The Globalization Trilogy
Produced by Teddy Bear Films, the Globalization Trilogy puts a human face on complex issues resulting from global economic forces that are shaping life today worldwide. The trilogy aims to generate debate about public policy and consumer choices regarding these issues.
Store Wars: When Wal-Mart Comes to Town focuses on consumerism in the U.S.
China Blue investigates the sweatshop labor conditions in the manufacturing of the clothes we all buy.
Bitter Seeds looks at the raw materials – the crisis of the farmers in India who are growing the cotton exported to China’s garment factories to be used for the clothes sold in the West.
Each film explores deeper layers down the production-consumption chain, always featuring strong story-telling and stunning cinematography up front and center.
To visit the film sites, click on one of the posters.
Featuring memorable characters and compelling stories, the films have enjoyed wide distribution. The films won 25 international awards, aired on over 40 television channels and screened in more than 150 film festivals. They were distributed theatrically in Europe, U.S. and Japan, and were released on DVDs in seven languages. They are often used in schools, by NGOs and community groups.
STORE WARS: WHEN WAL-MART COMES TO TOWN
The story of one small town resisting the entry of Wal-Mart is distributed to educational institutions and public libraries by Bullfrog Films, where the film has been a best-seller since 2001.
Store Wars: When Wal-Mart Comes to Town Trailer
• The San Francisco International film Festival – Golden Gate Award for Best Documentary
• CINE (Washington DC) Golden Eagle Award
• Nominated by the International Documentary Association for the IDA Distinguished Achievement Pare Lorenz Award
• Gold Plaque at the Chicago International Television Competition
Selected press quotes:
The filmmaker Micha Peled follows a tradition of social-minded documentarians, dutifully presenting all sides… Mr. Peled’s persistence is rewarded by actual drama. “Store Wars” becomes a fascinating study in community action and a valuable reminder that people still can care enough about a place to fight for it.
The New York Times
A dramatic tale, and one with a true cliffhanger ending. Store Wars is a primer for social activism, a handbook for any David thinking of taking on a Goliath.
Economics, politics and the persuasive clout of corporate America play key roles in “Store Wars: When Wal-Mart Came to Town,” an intriguing PBS documentary in which one pivotal meeting shaped the future of an entire community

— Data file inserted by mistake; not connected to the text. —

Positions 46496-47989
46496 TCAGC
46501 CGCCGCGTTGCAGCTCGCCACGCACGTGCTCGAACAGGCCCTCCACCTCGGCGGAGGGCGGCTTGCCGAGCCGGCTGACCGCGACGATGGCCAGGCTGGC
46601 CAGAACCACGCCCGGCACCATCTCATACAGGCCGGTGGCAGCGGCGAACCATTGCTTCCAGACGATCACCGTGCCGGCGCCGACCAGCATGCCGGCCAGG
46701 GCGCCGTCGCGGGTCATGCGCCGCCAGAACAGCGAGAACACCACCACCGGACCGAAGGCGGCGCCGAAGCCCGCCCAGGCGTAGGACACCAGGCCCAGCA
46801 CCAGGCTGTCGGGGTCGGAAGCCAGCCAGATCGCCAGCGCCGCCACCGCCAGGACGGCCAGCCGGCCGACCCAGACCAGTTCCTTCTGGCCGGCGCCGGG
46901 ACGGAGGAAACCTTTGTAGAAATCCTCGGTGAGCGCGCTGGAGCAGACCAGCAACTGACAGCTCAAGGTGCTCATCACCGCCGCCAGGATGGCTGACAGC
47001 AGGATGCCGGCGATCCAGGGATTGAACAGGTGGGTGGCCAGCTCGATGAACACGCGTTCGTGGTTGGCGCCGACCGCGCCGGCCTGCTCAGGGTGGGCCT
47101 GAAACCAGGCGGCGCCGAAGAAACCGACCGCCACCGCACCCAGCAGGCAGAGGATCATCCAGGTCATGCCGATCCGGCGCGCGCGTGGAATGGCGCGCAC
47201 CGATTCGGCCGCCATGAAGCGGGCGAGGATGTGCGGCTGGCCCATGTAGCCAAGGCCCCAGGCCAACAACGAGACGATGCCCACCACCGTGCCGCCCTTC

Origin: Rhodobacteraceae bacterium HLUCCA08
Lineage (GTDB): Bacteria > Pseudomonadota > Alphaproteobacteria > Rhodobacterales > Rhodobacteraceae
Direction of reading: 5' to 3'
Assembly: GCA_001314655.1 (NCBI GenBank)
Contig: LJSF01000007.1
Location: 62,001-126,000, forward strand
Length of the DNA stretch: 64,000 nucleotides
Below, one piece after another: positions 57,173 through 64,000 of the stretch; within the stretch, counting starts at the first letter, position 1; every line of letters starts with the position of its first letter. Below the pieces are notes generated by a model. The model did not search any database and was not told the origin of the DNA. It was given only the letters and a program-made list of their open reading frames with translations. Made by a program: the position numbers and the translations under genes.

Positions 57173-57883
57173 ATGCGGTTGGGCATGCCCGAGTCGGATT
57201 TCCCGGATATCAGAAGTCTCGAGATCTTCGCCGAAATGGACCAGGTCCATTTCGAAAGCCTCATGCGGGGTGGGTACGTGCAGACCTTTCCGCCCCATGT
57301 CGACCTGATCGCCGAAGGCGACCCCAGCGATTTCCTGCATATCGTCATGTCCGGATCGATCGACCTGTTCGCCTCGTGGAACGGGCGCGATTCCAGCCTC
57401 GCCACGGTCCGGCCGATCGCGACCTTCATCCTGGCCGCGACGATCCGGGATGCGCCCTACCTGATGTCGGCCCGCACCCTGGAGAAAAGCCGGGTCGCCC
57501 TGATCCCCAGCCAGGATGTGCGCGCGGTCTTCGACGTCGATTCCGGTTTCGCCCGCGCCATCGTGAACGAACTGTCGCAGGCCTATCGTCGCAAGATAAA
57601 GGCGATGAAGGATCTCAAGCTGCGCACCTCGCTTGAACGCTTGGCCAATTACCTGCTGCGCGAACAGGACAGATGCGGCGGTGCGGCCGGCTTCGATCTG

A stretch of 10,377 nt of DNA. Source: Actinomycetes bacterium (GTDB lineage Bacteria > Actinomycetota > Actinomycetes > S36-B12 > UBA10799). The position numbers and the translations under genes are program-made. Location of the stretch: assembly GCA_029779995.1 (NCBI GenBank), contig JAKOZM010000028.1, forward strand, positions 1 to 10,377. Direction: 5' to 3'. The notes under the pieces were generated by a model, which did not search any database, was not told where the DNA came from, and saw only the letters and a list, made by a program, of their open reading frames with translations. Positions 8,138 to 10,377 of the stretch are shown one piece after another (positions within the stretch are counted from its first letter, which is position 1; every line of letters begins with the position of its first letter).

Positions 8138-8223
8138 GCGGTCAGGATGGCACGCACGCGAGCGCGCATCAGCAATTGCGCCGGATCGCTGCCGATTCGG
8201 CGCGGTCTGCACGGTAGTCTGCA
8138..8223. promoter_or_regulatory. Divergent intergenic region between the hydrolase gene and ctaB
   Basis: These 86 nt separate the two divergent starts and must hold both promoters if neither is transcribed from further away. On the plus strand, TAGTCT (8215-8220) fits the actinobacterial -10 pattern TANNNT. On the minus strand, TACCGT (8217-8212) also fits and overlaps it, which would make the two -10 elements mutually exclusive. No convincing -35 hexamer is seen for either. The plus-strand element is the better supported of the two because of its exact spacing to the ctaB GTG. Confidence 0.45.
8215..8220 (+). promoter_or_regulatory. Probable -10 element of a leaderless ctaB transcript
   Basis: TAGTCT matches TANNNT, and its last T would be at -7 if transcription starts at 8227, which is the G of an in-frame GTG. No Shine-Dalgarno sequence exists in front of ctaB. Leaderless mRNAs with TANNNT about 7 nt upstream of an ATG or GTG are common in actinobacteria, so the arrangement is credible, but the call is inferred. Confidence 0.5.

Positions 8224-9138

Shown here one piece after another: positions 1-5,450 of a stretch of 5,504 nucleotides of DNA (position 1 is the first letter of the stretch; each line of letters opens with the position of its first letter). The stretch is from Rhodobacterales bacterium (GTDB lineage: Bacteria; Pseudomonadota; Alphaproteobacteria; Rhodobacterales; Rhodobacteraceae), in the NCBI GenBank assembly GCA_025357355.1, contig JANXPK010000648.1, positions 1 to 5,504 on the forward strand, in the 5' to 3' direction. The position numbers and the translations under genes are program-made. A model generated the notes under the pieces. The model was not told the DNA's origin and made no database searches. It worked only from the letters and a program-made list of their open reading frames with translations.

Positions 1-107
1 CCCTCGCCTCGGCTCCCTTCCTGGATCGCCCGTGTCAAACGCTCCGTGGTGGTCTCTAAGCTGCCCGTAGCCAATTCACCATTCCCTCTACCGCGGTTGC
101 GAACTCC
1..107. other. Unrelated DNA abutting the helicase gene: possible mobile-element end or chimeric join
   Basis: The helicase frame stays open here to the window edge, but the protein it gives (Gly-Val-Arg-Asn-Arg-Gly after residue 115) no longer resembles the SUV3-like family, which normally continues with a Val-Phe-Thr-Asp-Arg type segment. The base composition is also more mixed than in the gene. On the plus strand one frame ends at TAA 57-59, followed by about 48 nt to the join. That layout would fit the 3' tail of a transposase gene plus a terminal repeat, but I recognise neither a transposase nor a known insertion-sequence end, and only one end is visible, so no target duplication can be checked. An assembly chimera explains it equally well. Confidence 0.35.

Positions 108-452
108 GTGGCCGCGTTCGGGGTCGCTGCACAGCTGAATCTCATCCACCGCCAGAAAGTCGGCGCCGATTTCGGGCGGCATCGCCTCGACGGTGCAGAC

The Los Angeles Times
Distributed internationally by Film Transit, which has sold it to television broadcasters, DVD and theatrical distributors in 33 markets. The film has screened in over 80 film festivals, and was released on DVD in seven languages. Theatrically, it was released in the U.S., Netherlands, Spain, New Zealand and Japan. The film has been banned in China. China Blue is also distributed in the U.S. to educational markets by Bullfrog Films.
China Blue Trailer
• IDFA (Amsterdam) – DOEN/Amnesty International Human Rights Award
• The Toronto International Film Festival – Official Selection
• PBS/Independent Lens – the season’s Audience Award
• International Independent Film Festival of Mar del Plata (Argentina) Best Documentary
Selected press quotes:
• “A heartbreaking and meticulous documentary about life inside a blue-jeans factory in China… the film develops a natural dramatic structure that’s profoundly affecting. Mr. Peled doesn’t just record the girls’ indignities, he listens to their dreams.”
The New York Times
• Must Watch of the Week
• “The most heartbreaking, moving film in theaters right now is not “Babel” or “Letters From Iwo Jima. ” It is China Blue… This is an unforgettable film. “
The San Francisco Chronicle
The film is internationally by Film Transit.
Bitter Seeds Trailer
• Oxfam Global Justice Award (by audience votes)
• IDFA (Amsterdam) – Green Competition Award (by jury)
• Rounding out his “Globalization Trilogy” with another affecting, character-driven portrait designed to indict corporate opportunism, Micha X. Peled exposes the issues underlying a rash of farmer suicides in “Bitter Seeds.” — Variety 9/5/11
• Films like this can change the world. —Alice Waters
• A tragedy for our times, beautifully told and deeply disturbing. – Michael Pollan
• Better than a Batman movie, with real villains making up their own lines. – Peter Sellars